Next time through the Whitney Portal I'm going to spend a night at Doug's Hostel specialized for long-distance backpackers down in Lone Pine.
Muir Ranch is one of my favorite resupply spots. This is in large part due to the low-key hospitality of Pat Gray.
Pat runs the backpacker resupply service. In the last ten years Muir Ranch has built a new shed to store the resupply packages, and completely turned around their previously backpacker-unfriendly attitude.
Pat was not unfriendly prior to this time, but the attitude at Muir was clear:
In past years their policy was, "get your resupply and get the hell out."
Southbound John Muir Trail
I call it 25.94 miles.
That is 25.94 miles starting out of Happy Isles Trailhead in Yosemite Valley to the point 5.6 miles South of Tuolumne Meadows where the end of this alternative route tees-out on the John Muir Trail.
We will find there are more ways to hike the JMT than skin a cat. South of Reds Meadow we can follow the standard JMT to the VVR ferry at Lake Thomas Edison, or we can hike an alternative route down Fish Valley to the great beauties of Iva Bell Hot Springs.
Iva Bell Hot Springs are the Hilton Hotels of High Sierra Hot Springs. Its set up campsites climbing up the end of the Fish Valley to accompany the series of hot springs climbing the mountain are splendid.
South into the Ansel Adams Wilderness
This is the forum for supplemental information for the JMT and PCT from Tuolumne Meadows to Reds Meadow, where we will pick up our next resupply.
My first, and possibly most important suggestion is to time out this section of trail down to Yosemite Valley from Tuolumne Meadows during the week and not near any mid-Summer holiday weekends.
Otherwise the traffic climbing the JMT, not to mention the vast crowds around Happy Isles Trailhead in the Valley will be thick. Try to time your descent into the Valley during low-traffic times.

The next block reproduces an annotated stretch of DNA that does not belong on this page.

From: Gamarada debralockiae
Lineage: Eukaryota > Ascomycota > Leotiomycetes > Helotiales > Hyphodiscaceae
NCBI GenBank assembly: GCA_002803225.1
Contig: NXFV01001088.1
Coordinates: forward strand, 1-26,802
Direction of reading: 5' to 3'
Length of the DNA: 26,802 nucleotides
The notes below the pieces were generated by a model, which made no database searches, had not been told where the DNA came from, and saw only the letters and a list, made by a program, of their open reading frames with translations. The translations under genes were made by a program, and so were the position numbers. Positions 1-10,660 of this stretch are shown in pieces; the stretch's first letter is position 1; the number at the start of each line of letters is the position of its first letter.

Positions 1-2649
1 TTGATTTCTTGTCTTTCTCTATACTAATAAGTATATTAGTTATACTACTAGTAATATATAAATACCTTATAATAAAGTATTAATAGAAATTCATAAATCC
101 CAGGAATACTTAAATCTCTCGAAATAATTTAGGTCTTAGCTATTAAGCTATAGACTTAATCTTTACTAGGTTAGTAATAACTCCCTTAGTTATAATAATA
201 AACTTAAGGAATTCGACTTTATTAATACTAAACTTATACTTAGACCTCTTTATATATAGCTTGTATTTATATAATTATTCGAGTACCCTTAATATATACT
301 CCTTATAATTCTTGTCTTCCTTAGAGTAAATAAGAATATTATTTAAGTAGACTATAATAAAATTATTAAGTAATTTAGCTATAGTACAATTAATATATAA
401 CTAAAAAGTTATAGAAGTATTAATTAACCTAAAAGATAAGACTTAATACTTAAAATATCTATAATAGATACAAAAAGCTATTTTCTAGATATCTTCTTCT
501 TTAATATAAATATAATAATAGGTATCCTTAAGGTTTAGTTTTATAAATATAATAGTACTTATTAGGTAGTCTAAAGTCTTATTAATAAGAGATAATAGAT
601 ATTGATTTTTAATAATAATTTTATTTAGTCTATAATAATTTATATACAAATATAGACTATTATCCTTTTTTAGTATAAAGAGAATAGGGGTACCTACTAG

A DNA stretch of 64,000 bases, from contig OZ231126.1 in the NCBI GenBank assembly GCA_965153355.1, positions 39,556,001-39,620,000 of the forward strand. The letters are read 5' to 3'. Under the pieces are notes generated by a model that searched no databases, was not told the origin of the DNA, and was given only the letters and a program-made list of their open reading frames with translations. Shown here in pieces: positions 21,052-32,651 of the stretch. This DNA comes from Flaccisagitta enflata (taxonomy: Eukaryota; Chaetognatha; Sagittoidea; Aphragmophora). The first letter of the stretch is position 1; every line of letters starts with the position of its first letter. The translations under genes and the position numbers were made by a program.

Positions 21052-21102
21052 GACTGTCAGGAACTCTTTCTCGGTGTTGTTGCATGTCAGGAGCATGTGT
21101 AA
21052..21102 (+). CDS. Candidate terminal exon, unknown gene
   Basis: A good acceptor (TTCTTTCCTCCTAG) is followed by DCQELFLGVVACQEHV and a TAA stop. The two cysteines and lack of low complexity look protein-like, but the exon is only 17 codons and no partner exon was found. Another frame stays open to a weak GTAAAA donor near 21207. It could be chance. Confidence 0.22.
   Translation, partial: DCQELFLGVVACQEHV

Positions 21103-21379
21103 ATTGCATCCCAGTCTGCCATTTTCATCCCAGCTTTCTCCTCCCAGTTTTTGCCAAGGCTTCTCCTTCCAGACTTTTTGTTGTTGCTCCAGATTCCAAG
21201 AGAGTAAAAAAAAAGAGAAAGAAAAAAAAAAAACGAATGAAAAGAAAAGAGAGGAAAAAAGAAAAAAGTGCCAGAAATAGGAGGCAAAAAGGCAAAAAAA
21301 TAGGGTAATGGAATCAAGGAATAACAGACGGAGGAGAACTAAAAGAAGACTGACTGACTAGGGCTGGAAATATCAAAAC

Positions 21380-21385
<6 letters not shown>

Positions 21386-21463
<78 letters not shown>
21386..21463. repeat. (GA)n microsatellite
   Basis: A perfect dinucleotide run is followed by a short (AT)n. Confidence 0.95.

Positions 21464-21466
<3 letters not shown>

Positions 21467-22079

This is the comments and basic information page for our Golden Triangle alternative route off the main crestline route of our Tahoe to Whitney backpacking trip. I want to hear how you weave in the more famous parts of Yosemite into your Tahoe to Whitney backpacking trip. Or, how you figured out the best way to hike a huge loop around the entirity of Yosemite National Park, which would be the next best thing.
Research reveals that the current PCT route around Wilmer Lake was not built until sometime after 1931 and before 1939, as indicated by the Yosemite Park Maps of 1931 and 1939.
The 1931 map shows the current route of the TYT around Tilden Lake as being the main route across the North Yosemite Backcountry with no route around Wilmer Lake.
Independent of the amazing drought of 2011-?, the slow and steady changes in the seasons over the Sierra Nevada have already doomed their forests to a rapid transition between species by fire.
I discuss this in context of the changing times we get changing temps and weather in the Sierra. This information is almost as important for backpackers as the forests and animals within them.
Notes on backpacking weather, changing (changed) seasons and the fate of High Sierra trees:
Hiking South on the combined PCT-TYT down Cold Canyon to Glen Aulin on August 3 encounted a hiker who I identified as trail crew as he approached.
Dan Schweitzer was indeed trail crew, and he was leading the pack hiking up the steep climb from Glen Aulin to the meadows in upper Cold Canyon. Not only was he moving fast and nimbly while climbing, he was only lightly strained. Classic trail crew.